The city has not been able to recover property rates due to the high number of objections received during the general valuations process in 2018. Picture: Tracey Adams/African News Agency (ANA)
The city has not been able to recover property rates due to the high number of objections received during the general valuations process in 2018. Picture: Tracey Adams/African News Agency (ANA)

Soaring objections impact City of Cape Town’s rates revenue

By Marvin Charles Time of article published Aug 28, 2019

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Cape Town - The city has not been able to recover property rates due to the high number of objections received during the general valuations process in 2018. According to the city’s July financial monitoring report, there has been an under-recovery of R62.5million.

“The under-recovery is due to the outcome of 2018 rates objections, which had a negative impact on the city’s revenue stream, as well as lower-than-planned exempted properties processed to date,” the report said.

The reason for the under-recovery was “income forgone” - billing reversals, and Financial Intelligence Centre Act (Fica) configuration discrepancies. As at July 31, about R7.97billion was owed to the city for rates and services.

Acting media manager Jyothi Naidoo said: “In every month of the year, the City of Cape Town has 20 billing runs. When it comes to July, being the first month of the new financial year, the billings for July include tariffs and charges of the last month (June), being the past financial year.

“This is based on past valuations, the previous rate-in-the-rand, and the current year from July 1. It is also based on the new general valuations and the new rate-in-the-rand value.”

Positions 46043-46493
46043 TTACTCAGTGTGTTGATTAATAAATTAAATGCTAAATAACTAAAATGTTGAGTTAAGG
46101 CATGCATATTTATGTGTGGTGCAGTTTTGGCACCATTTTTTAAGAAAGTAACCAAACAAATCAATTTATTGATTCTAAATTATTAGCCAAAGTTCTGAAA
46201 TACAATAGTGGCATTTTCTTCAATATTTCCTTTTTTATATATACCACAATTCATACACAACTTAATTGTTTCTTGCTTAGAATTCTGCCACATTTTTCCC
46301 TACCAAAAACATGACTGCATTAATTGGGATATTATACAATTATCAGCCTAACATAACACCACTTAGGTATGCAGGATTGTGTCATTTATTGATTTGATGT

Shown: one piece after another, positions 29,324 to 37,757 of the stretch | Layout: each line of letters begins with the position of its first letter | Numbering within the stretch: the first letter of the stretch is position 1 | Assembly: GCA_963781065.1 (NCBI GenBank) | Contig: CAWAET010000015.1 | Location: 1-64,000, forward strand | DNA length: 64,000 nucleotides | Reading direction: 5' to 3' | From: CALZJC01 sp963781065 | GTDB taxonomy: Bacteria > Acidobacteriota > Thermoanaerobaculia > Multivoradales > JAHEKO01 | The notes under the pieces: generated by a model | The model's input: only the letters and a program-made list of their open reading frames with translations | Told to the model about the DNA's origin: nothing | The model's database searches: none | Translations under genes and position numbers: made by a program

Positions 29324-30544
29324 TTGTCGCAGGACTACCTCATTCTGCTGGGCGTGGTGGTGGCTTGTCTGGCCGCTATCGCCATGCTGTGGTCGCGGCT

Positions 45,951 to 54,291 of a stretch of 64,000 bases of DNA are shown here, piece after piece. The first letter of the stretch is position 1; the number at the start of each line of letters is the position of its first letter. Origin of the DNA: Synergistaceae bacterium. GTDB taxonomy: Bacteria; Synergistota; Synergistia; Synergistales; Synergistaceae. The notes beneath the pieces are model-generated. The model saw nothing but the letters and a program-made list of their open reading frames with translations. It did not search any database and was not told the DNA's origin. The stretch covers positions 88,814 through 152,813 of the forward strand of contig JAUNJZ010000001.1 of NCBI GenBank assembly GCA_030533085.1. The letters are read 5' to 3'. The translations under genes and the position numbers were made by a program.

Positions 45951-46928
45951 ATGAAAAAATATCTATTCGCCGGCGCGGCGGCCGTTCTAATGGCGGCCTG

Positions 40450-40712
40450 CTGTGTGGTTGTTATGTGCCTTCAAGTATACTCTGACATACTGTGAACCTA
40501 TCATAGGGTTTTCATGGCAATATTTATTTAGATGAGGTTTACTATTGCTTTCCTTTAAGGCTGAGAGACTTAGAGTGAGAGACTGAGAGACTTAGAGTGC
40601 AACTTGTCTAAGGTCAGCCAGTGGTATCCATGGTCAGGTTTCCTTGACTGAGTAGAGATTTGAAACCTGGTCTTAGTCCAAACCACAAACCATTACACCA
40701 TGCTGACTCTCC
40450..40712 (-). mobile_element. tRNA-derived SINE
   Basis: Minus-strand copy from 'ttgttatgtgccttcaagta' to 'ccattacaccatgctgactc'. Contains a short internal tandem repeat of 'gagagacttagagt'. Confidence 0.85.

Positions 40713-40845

Naidoo said the income accrued through billing in the first month of the financial year was difficult to estimate as the accrual would not be fully reflective of the rates income received if every household was billed at the end of the month for the full valuation at the new rate-in-the-rand.

“The new cycle started only last month, but one can already see the impact based on the objection process which is currently under way. The city does not plan to make a profit from any revenue stream. A set amount is required to be gathered from rates income for shared services such as fire services, street and traffic lighting and indigent assistance, etc.

“If the required rates income is reached (and there is a surplus), the revenue requirement is reduced in the following year. The city does not collect more income from rates than what is needed to provide shared services and indigent support,” she said

In March, the city’s 2018 general valuation roll was opened for public inspection. It is a value upon which household municipal rates will be calculated until a new roll is issued.

@MarvinCharles17

[email protected]

Cape Argus

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